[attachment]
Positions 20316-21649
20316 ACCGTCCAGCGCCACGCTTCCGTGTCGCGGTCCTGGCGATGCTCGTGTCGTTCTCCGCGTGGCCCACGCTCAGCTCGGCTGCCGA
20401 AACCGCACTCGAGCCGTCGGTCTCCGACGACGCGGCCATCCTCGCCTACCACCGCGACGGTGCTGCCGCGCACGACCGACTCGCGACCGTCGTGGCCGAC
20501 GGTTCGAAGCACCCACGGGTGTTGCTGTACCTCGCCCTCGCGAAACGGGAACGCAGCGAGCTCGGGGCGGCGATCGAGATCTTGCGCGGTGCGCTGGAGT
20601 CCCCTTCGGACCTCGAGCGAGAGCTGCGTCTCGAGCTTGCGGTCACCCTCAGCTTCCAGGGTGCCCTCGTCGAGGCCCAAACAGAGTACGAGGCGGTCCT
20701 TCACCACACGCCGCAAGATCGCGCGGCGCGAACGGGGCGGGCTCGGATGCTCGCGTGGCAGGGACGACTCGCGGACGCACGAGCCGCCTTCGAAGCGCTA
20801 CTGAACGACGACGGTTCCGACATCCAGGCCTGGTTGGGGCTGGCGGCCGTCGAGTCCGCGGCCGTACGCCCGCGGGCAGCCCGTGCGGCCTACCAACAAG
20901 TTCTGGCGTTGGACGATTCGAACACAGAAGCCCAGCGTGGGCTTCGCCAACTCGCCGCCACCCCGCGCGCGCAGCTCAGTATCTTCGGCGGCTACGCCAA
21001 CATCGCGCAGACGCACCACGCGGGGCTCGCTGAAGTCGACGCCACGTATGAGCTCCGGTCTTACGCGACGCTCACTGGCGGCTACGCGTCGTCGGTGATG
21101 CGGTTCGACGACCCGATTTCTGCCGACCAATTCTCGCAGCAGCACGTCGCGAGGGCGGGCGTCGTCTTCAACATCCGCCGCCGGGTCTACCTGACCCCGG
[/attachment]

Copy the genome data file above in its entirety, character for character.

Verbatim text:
Positions 20316-21649
20316 ACCGTCCAGCGCCACGCTTCCGTGTCGCGGTCCTGGCGATGCTCGTGTCGTTCTCCGCGTGGCCCACGCTCAGCTCGGCTGCCGA
20401 AACCGCACTCGAGCCGTCGGTCTCCGACGACGCGGCCATCCTCGCCTACCACCGCGACGGTGCTGCCGCGCACGACCGACTCGCGACCGTCGTGGCCGAC
20501 GGTTCGAAGCACCCACGGGTGTTGCTGTACCTCGCCCTCGCGAAACGGGAACGCAGCGAGCTCGGGGCGGCGATCGAGATCTTGCGCGGTGCGCTGGAGT
20601 CCCCTTCGGACCTCGAGCGAGAGCTGCGTCTCGAGCTTGCGGTCACCCTCAGCTTCCAGGGTGCCCTCGTCGAGGCCCAAACAGAGTACGAGGCGGTCCT
20701 TCACCACACGCCGCAAGATCGCGCGGCGCGAACGGGGCGGGCTCGGATGCTCGCGTGGCAGGGACGACTCGCGGACGCACGAGCCGCCTTCGAAGCGCTA
20801 CTGAACGACGACGGTTCCGACATCCAGGCCTGGTTGGGGCTGGCGGCCGTCGAGTCCGCGGCCGTACGCCCGCGGGCAGCCCGTGCGGCCTACCAACAAG
20901 TTCTGGCGTTGGACGATTCGAACACAGAAGCCCAGCGTGGGCTTCGCCAACTCGCCGCCACCCCGCGCGCGCAGCTCAGTATCTTCGGCGGCTACGCCAA
21001 CATCGCGCAGACGCACCACGCGGGGCTCGCTGAAGTCGACGCCACGTATGAGCTCCGGTCTTACGCGACGCTCACTGGCGGCTACGCGTCGTCGGTGATG
21101 CGGTTCGACGACCCGATTTCTGCCGACCAATTCTCGCAGCAGCACGTCGCGAGGGCGGGCGTCGTCTTCAACATCCGCCGCCGGGTCTACCTGACCCCGG